A 10% by weight aqueous solution of titanium tetracloride containing 13.4 g, as TiO2, of titanium was mixed and reacted with stirring with 50 cc of 28% ammonia solution. The resulting titanium hydroxide was filtered, and washed with water. All of the washed titanium hydroxide was placed in a beaker, and 150 cc of water was added. Under heat, 50 g of oxalic acid was added to form an aqueous solution of titanium oxalate. One gram of the same nonionic surfactant as used in Example 61 was added to the aqueous solution to form 250 cc of a solution. All of the resulting solution was placed in an evaporating dish. Then, 500 cc of a cylindrical activated alumina carrier (made by American Cyanamid Co.) having a size of 3.1 mm in diameter and 5 - 6 mm in length, a bulk density of 0.67 g/cc, a surface area of 100 m2 /g and a total pore volume of 0.65 cc/g with the ratio of pores having a diameter of at least 100 A. being 95% based on the total pore volume was immersed in the solution within the evaporating dish. After thorough mixing, the solution was concentrated to dryness, and the impregnated carrier was dried at 100 C., and heated in air to 400 C. to decompose titanium oxalate. 250 cc of an aqueous solution containing phosphoric acid with a phosphorus content, as P2 O5, of 23.8 g and 1 g of the same nonionic surfactant as set forth above was placed in an evaporating dish, and the titanium-supported alumina carrier obtained above was added to the solution, followed by concentration to dryness. The impregnated carrier was dried at 100 C., and calcined in air at 1,000 C. for 2 hours. Thus, an alumina carrier containing 3.6% by weight, as TiO2, of titanium and 6.4% by weight, as P2 O5, as phosphorus was prepared.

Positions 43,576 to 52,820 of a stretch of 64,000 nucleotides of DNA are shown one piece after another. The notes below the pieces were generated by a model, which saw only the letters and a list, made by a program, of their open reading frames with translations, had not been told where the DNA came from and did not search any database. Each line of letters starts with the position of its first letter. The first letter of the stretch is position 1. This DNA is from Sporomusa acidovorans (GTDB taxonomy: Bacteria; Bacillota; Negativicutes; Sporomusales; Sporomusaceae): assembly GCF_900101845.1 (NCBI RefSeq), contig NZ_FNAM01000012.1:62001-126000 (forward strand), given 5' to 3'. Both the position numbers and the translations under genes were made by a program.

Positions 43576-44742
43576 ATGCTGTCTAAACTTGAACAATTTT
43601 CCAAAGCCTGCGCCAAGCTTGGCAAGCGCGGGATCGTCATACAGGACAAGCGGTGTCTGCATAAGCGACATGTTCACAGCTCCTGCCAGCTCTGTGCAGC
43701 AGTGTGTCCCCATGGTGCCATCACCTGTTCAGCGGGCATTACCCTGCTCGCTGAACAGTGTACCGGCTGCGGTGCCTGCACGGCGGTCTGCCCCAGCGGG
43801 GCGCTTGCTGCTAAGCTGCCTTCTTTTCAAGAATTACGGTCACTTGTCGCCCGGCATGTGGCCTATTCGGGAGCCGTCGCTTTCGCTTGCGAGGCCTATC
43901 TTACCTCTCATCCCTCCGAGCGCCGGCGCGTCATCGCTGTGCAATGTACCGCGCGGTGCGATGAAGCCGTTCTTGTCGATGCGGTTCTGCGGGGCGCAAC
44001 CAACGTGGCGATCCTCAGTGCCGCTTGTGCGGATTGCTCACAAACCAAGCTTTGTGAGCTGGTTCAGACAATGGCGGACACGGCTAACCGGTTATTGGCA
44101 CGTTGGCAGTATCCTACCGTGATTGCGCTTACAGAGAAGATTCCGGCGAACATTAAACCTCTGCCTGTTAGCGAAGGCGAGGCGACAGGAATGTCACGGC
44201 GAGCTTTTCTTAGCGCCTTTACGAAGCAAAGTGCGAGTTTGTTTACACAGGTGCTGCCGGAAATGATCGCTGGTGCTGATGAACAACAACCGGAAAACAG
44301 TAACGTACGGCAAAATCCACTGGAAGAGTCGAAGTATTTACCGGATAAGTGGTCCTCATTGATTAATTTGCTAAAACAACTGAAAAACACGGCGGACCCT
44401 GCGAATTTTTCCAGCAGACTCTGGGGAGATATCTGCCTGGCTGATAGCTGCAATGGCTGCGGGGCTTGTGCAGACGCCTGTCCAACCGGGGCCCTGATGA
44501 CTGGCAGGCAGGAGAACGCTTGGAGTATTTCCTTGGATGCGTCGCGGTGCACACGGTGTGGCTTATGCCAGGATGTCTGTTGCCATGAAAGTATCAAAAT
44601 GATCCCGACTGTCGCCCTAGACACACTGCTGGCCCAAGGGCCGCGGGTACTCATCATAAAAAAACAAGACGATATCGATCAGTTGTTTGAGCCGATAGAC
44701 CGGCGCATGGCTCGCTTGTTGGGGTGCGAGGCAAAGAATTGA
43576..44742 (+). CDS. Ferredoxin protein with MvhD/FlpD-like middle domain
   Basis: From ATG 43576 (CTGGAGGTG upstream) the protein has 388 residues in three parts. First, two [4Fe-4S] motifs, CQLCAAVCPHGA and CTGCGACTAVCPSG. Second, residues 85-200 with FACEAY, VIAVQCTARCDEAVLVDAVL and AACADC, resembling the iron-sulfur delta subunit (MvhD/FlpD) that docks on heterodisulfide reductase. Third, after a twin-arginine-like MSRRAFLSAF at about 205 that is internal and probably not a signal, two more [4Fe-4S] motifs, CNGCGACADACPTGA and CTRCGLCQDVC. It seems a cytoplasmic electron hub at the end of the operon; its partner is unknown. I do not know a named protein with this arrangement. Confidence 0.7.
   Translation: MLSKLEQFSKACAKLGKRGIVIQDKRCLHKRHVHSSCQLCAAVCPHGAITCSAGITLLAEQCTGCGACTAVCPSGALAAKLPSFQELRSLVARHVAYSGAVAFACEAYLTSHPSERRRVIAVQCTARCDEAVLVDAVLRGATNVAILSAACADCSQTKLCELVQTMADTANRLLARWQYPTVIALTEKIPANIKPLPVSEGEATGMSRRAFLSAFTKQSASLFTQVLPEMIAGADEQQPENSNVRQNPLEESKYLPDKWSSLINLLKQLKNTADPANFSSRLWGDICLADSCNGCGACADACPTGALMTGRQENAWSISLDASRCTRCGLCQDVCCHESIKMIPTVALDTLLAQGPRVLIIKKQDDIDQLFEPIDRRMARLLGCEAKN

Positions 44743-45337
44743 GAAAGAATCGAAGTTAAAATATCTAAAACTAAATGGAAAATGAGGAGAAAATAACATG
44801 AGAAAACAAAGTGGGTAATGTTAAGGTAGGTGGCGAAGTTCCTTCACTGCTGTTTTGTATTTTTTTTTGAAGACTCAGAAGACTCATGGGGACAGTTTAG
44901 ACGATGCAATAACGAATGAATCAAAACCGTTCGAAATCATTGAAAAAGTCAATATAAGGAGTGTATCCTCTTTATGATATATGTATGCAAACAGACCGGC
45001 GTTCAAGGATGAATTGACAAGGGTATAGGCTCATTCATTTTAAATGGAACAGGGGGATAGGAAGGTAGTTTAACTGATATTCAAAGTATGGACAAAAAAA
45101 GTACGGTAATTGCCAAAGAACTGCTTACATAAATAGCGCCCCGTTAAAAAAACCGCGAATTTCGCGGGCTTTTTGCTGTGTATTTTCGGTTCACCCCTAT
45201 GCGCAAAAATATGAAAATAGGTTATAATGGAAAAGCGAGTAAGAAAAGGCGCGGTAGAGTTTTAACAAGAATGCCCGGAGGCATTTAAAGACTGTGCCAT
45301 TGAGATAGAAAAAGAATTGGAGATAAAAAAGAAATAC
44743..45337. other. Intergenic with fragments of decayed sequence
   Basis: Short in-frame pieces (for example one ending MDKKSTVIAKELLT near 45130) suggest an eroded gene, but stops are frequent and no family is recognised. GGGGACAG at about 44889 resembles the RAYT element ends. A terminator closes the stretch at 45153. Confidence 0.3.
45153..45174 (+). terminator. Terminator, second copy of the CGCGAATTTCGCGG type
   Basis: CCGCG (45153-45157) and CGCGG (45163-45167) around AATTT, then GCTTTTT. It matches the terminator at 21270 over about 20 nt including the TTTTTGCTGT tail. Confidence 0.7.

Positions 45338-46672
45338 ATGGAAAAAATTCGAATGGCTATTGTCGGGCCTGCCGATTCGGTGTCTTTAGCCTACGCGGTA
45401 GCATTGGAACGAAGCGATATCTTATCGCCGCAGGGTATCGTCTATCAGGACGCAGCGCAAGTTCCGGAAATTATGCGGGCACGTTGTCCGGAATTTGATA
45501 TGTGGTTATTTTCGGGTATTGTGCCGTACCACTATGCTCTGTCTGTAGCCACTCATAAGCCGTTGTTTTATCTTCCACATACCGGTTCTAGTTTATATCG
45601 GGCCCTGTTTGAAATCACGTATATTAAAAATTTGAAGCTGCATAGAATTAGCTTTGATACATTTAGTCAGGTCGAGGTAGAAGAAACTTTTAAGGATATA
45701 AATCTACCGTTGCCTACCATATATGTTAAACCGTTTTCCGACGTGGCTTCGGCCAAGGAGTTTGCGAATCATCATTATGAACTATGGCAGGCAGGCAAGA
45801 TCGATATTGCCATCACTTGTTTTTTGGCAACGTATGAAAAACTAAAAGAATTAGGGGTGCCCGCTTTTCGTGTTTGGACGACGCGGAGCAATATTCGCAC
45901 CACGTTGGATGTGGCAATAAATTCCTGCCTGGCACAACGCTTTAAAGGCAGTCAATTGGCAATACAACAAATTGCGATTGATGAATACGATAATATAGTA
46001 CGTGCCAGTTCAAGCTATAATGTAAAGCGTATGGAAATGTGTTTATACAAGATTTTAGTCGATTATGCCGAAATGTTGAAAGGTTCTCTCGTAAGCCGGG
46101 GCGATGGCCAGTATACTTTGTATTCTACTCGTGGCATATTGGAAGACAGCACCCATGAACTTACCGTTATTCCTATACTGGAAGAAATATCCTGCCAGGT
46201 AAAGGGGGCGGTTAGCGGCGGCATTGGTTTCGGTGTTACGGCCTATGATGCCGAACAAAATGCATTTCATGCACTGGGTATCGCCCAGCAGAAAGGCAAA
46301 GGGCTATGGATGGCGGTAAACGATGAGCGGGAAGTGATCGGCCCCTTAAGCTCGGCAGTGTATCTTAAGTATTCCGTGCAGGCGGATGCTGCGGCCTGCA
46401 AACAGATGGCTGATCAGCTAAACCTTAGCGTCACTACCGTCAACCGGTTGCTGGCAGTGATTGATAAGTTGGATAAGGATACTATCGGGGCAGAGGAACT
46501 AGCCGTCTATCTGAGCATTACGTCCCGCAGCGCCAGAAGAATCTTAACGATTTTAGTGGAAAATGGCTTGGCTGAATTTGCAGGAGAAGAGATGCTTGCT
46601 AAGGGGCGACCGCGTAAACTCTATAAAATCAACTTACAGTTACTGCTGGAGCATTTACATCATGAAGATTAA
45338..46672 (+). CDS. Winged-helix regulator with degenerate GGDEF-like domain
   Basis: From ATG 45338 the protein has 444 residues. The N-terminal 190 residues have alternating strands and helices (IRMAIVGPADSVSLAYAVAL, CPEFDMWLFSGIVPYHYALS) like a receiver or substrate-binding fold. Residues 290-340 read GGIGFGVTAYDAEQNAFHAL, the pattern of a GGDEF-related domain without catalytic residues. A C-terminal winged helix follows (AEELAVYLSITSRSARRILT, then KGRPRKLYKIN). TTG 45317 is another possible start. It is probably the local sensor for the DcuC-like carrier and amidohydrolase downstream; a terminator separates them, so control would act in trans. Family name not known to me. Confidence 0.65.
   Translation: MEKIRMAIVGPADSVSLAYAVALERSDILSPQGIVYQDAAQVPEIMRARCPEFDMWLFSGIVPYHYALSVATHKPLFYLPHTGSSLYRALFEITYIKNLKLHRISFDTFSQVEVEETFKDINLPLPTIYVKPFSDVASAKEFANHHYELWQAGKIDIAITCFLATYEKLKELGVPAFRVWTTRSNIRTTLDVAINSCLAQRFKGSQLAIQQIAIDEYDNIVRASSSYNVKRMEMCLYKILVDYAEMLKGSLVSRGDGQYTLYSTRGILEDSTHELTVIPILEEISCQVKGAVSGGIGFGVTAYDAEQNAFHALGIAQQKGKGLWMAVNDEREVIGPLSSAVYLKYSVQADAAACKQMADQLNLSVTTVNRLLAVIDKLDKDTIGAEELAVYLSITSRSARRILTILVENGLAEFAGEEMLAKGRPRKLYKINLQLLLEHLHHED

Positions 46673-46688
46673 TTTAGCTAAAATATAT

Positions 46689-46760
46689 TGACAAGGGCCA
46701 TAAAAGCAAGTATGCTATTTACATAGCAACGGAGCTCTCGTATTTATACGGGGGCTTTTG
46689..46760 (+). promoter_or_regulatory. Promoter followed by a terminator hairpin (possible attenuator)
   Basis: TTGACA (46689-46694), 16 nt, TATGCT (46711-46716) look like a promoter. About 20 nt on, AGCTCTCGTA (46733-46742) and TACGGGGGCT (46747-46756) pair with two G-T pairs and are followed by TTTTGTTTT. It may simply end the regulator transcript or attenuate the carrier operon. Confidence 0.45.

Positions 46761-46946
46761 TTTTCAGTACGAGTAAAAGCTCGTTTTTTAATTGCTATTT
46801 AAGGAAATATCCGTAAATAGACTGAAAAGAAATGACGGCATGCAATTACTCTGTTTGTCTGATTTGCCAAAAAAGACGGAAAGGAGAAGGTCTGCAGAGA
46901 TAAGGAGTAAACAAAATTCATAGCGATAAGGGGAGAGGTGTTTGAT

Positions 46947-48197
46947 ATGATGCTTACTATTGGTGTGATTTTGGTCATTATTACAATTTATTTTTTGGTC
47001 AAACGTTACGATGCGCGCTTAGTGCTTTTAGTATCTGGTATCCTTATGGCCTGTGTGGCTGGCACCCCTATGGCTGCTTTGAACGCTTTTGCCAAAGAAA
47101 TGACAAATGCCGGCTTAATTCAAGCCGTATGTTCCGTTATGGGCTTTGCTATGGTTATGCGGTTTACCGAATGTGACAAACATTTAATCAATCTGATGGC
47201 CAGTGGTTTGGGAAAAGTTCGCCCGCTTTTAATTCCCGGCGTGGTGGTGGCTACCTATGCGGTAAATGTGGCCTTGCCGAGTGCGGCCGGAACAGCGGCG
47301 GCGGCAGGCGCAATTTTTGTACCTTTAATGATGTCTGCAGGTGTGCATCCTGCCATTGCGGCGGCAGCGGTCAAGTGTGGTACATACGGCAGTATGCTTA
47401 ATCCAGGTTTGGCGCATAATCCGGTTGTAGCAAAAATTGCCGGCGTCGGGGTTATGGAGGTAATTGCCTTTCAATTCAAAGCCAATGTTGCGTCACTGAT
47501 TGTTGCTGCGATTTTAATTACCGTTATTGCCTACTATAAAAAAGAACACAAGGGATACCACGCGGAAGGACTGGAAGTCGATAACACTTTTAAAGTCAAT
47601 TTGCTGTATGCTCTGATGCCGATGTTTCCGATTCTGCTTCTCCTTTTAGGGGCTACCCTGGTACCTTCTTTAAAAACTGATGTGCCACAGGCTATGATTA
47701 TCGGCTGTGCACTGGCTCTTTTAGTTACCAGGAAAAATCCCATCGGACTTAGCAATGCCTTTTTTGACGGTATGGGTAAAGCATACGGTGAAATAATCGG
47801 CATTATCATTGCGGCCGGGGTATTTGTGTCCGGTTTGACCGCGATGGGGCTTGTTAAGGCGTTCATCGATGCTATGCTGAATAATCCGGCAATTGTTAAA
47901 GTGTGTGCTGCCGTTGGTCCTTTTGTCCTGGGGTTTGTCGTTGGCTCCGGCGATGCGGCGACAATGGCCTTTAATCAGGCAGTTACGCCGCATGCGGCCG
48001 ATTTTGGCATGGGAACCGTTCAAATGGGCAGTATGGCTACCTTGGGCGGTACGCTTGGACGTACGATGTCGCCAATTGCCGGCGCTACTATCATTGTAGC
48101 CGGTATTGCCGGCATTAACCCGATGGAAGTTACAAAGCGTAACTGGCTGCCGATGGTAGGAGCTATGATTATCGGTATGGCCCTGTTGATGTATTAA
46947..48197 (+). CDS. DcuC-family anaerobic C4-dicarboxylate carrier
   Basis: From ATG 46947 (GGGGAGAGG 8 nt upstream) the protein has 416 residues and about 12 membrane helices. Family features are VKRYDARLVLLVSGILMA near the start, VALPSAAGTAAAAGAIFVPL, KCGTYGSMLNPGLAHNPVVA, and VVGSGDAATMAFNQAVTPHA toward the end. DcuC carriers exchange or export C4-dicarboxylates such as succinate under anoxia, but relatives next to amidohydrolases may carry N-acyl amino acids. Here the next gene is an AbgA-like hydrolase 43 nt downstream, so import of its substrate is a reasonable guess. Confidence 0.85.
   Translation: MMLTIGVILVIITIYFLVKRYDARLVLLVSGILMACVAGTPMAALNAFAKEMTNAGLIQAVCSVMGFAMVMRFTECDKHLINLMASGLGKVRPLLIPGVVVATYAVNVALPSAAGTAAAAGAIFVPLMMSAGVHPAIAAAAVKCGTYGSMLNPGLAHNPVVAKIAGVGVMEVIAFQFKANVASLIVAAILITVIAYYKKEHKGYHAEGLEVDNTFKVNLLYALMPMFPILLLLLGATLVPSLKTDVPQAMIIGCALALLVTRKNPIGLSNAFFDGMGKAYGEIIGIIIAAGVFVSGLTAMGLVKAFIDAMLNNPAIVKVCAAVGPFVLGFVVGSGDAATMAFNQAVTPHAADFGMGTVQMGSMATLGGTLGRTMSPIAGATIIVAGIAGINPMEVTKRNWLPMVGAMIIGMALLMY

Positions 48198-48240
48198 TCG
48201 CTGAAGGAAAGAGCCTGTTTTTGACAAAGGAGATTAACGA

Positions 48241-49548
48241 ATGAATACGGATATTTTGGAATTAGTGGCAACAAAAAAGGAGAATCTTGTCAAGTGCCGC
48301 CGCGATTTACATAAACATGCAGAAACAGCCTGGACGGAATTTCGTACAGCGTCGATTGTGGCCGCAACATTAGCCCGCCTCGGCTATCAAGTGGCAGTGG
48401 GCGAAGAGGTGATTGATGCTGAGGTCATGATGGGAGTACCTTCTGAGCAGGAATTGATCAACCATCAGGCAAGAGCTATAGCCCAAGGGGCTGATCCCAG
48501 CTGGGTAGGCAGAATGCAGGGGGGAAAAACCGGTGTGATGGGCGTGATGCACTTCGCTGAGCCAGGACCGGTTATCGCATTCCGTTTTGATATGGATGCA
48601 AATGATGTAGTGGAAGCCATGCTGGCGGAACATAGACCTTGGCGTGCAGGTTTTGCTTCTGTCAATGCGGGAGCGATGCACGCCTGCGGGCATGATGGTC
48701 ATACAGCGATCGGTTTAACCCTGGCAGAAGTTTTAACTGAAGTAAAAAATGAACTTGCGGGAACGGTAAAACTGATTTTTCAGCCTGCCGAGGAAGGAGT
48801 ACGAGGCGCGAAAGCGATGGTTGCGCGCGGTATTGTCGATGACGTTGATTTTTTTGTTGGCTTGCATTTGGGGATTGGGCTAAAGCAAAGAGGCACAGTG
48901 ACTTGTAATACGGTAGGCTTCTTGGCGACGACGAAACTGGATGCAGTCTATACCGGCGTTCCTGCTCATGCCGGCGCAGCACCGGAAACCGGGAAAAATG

A catalyst containing palladium supported in an amount of 0.0694% by weight was produced using the resulting support substrate in the same way as in Example 63.

EXAMPLE 65

One gram of the same nonionic surfactant as used in Example 61 was dissolved in 250 cc of an aqueous solution of titanium sulfate containing 11.2 g, as TiO2, of titanium. 500 cc of a spherical activated alumina carrier (SCS-79, trademark for a product of Rhone Progil) having an average particle diameter of 3.3 mm, a bulk density of 0.66 g/cc, a surface area of 95 m2 /g and a total pore volume of 0.66 cc/g with the ratio of pores having a diameter of at least 100 A. being 83% based on the total pore volume was added to the resulting solution, followed by concentration to dryness. The impregnated carrier was dried, and then heated in air at 600 C. to decompose titanium sulfate.